Bell's palsy

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Bell's palsy

 [belz]
neuropathy of the facial nerve, resulting in paralysis of the muscles on one side of the face. The person usually has sagging on one side of the mouth, with drooling and lack of ability to whistle. Care must be taken when eating to avoid inadvertent trauma. If the eye on the affected side cannot be closed, it may become tearful and inflamed.
Bell's palsy. From McQuillan et al., 2002.


Bell's palsy is often no more than a temporary condition lasting a few days or weeks. Occasionally it may be the result of a tumor pressing on the nerve or physical trauma to the nerve. In this event, recovery will depend on the success in treating the tumor or injury. More often, however, the cause is unknown. In many cases the deformity can be reduced by plastic surgery.

Bell's palsy

n.
A unilateral facial muscle paralysis of sudden onset, resulting from trauma, compression, or infection of the facial nerve and characterized by muscle weakness and a distorted facial expression.

Bell's palsy

Etymology: Charles Bell, Scottish Surgeon, 1774-1842
a unilateral paralysis of the facial nerve, thought to result from trauma to the nerve, compression of the nerve, or infection, of which herpes simplex virus is thought to be the most common. Any or all branches of the nerve may be affected. The person may not be able to close an eye or control salivation on the affected side. It usually resolves over weeks but can leave some permanent damage, including decreased taste and hypersensitivity to noise on the affected side. Also called Bell's paralysis.
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Bell's palsy

Bell's palsy

Bell's paralysis, facial nerve palsy Neurology A condition affecting the 7th–facial nerve, resulting in unilateral facial paralysis; BP can be differentiated from a central–stroke deficit by inability to raise eyebrow on affected side. See Facial nerve.

Bell's palsy

Paralysis of some or all of the muscles on one side of the face, so that the corner of the mouth droops, the lower lid falls away, and the affected side of the face becomes flattened and expressionless. Many cases of Bell's palsy are due to herpes simplex virus infections. Polymerase chain reaction amplification has shown the herpes simplex virus genome in a high proportion of cases. A faster and more complete recovery can often be achieved by treatment with the anti-herpes drug aciclovir (Zovirax). The early use of steroids such as prednisolone also improves the prognosis. (Sir Charles Bell, 1774–1842, Scottish surgeon).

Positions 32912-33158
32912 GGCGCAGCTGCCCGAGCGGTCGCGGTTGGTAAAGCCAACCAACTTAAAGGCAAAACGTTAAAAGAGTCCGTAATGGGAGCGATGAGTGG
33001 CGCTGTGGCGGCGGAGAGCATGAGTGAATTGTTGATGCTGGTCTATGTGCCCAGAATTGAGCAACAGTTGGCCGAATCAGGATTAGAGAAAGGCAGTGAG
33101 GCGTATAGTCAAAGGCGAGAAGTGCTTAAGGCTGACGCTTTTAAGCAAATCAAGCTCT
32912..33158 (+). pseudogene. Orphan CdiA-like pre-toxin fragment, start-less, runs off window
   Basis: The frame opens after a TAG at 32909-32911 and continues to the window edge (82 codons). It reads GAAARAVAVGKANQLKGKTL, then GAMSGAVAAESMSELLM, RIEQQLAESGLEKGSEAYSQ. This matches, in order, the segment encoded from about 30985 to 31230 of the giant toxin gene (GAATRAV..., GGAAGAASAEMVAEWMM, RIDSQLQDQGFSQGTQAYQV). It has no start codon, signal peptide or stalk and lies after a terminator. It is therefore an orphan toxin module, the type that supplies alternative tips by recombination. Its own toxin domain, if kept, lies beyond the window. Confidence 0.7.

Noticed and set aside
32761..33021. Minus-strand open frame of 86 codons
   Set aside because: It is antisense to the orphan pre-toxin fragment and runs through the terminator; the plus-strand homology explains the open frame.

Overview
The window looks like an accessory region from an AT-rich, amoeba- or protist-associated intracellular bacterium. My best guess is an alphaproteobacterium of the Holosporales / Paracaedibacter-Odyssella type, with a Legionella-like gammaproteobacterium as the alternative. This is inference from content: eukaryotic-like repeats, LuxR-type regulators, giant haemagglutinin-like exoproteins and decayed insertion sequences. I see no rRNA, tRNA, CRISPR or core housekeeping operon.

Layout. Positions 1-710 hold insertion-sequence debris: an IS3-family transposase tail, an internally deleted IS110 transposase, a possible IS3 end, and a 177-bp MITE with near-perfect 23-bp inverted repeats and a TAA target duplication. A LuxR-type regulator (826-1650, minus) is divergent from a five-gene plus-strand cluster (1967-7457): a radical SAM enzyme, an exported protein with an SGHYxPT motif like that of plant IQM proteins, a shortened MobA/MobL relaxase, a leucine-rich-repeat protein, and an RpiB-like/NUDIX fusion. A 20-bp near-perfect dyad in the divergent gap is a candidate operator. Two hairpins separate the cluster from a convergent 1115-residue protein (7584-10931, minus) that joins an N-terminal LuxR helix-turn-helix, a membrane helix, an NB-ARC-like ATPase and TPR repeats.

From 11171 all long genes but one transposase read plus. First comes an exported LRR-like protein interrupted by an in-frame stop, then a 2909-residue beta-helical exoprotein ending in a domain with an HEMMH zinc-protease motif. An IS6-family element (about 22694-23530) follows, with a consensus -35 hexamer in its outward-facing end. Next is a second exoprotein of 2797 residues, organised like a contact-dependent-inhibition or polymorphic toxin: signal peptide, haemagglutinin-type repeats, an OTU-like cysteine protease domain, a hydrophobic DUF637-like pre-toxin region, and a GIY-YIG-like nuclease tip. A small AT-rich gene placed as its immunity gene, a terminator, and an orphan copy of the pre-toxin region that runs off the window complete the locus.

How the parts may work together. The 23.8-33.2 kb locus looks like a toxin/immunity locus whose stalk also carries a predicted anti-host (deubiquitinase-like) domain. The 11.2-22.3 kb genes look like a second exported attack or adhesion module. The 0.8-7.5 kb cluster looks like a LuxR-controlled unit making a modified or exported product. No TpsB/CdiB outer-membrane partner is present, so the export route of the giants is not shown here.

Bell's palsy

Facial paralysis or weakness with a sudden onset, caused by swelling or inflammation of the seventh cranial nerve, which controls the facial muscles. Disseminated Lyme disease sometimes causes Bell's palsy.
Mentioned in: Lyme Disease

Bell's palsy,

n.pr paralysis of the seventh cranial nerve; affects one side of the face. Can be caused by nerve compression, tumor, nerve trauma, infection, or stress.
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Bell's palsy.

Patient discussion about Bell's palsy

Q. What Is Bell's Palsy? A friend of mine has been told she has Bell's palsy. What happens in this disease?

A. Bell's palsy is defined as an idiopathic (from an unknown reason) unilateral facial nerve paralysis, usually self-limiting. The trademark is rapid onset of partial or complete palsy, usually in a single day.
Here you can learn more about what exactly is Bell's palsy-
http://www.5min.com/Video/What-is-Bells-Palsy-5500

Q. What are the causes of bell's palsy?

A. I had it 5 years ago at age 20. All the symptoms of the above are correct not to mention the tiredness and rapid blinking of the eye from the effected side.

In my case I have just found out that I have a non milignate tumor behind my left eye which was likely to be the cause of the Bell Pausy in the first place. I encourage anyone who has symptoms or pain spanning more than 8 weeks to see their doctor and if possible request request or demand a MRI scan for peace of mind.

If pain persists get a second opinion and dont let the Dr. shrugg you off.

More discussions about Bell's palsy
References in periodicals archive ?
I was trying to keep myself calm because of the Bells Palsy.
NR = not reported; dash (--) indicates that the author(s) made no mention of that particular complication; 0 indicates the explicit absence of the complication; D = death; EH = epidural hematoma; CSF = cerebrospinal fluid; M= meningitis; Sz = seizures; FP = facial palsy; SNHL = sensorineural hearing loss; VN = vestibular neurectomy; t = temporary; AN = acoustic neuroma: TFP = traumatic facial paralysis, in these cases usually caused by longitudinal temporal bone fracture; BP = Bells palsy.
QI HAD Bells Palsy three times between November 1997 and June 1998.
It has been used to treat conditions such as high blood pressure, stroke, arthritis, diabetes, depression, incontinence, and digestive disorders as well as bronchitis, earaches, teething, rashes and allergies, asthma, arthritis, Bells palsy, infertility, impotence, sciatica, chronic or acute back and neck pain, ulcers, colitis, irritable bowel syndrome, and the common cold.